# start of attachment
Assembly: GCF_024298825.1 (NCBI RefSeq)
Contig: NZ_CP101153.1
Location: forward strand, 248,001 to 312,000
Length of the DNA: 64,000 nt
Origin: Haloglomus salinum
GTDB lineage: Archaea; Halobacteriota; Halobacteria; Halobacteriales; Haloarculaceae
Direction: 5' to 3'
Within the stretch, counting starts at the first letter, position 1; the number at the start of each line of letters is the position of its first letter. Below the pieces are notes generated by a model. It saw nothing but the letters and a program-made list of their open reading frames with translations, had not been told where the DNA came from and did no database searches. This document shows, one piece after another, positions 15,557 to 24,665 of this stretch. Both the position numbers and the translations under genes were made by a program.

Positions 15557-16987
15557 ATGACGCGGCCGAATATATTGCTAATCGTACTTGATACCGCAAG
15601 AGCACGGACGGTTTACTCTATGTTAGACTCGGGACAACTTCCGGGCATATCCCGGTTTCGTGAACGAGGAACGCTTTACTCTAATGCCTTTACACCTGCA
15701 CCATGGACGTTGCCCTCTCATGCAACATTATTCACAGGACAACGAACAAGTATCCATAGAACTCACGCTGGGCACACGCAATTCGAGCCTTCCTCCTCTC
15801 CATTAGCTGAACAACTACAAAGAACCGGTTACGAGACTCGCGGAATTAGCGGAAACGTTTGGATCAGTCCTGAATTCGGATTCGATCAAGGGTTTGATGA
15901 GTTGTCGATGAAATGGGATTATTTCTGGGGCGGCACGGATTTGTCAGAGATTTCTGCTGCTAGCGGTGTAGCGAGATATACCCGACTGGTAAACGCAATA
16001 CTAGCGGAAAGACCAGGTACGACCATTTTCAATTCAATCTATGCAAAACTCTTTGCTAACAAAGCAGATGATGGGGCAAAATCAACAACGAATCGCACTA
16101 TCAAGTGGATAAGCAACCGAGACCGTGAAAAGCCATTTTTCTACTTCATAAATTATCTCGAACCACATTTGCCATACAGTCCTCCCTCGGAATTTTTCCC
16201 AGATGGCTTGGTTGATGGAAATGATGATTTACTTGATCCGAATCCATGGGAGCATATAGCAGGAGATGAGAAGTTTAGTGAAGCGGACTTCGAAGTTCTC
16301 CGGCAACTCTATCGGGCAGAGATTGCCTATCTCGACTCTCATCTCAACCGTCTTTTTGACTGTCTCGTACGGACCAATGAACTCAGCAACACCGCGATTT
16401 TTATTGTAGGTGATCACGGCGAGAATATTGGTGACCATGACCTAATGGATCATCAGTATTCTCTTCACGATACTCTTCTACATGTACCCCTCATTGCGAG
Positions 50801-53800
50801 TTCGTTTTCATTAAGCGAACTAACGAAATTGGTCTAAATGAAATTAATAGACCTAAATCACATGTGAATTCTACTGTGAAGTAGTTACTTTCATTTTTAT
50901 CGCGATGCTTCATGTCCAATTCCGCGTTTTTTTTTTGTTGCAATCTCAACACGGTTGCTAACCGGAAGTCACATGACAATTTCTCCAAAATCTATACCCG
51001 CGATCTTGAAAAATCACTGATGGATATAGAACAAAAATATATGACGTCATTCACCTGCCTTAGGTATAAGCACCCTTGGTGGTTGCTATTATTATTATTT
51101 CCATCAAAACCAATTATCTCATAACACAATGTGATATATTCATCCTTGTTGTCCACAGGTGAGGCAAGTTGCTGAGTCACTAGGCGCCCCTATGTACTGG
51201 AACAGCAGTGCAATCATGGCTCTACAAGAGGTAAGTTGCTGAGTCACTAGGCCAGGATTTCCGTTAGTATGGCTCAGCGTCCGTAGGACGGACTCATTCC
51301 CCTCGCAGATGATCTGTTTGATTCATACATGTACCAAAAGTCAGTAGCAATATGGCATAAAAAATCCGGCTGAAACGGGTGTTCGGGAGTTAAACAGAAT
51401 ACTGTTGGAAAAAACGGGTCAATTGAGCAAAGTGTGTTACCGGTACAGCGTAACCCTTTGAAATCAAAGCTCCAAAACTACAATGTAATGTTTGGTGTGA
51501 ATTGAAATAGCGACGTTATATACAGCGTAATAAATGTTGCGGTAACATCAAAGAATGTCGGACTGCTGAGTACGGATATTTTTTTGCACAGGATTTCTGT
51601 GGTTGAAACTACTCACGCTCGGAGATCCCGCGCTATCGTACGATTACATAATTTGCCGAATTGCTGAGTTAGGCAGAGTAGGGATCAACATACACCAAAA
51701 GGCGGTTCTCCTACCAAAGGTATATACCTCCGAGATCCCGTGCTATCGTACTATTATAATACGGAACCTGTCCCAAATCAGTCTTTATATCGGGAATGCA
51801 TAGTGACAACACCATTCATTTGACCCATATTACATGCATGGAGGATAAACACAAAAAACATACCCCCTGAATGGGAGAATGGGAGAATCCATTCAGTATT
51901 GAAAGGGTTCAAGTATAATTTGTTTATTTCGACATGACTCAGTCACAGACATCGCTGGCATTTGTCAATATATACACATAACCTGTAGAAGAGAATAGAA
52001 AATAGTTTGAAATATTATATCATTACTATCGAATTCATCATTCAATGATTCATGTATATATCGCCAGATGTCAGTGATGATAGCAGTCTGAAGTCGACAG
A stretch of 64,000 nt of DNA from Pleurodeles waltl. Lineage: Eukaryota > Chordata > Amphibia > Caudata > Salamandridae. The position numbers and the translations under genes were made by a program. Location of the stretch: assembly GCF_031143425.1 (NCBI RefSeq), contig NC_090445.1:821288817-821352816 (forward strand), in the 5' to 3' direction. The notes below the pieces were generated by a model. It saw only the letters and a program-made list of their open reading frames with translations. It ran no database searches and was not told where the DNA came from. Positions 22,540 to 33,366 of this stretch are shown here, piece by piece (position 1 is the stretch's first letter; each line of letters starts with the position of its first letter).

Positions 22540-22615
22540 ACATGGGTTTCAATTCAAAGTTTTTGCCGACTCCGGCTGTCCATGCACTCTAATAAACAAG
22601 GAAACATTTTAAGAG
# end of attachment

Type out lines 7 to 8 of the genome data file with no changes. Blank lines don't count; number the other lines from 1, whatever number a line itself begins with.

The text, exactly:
Direction: 5' to 3'
Within the stretch, counting starts at the first letter, position 1; the number at the start of each line of letters is the position of its first letter. Below the pieces are notes generated by a model. It saw nothing but the letters and a program-made list of their open reading frames with translations, had not been told where the DNA came from and did no database searches. This document shows, one piece after another, positions 15,557 to 24,665 of this stretch. Both the position numbers and the translations under genes were made by a program.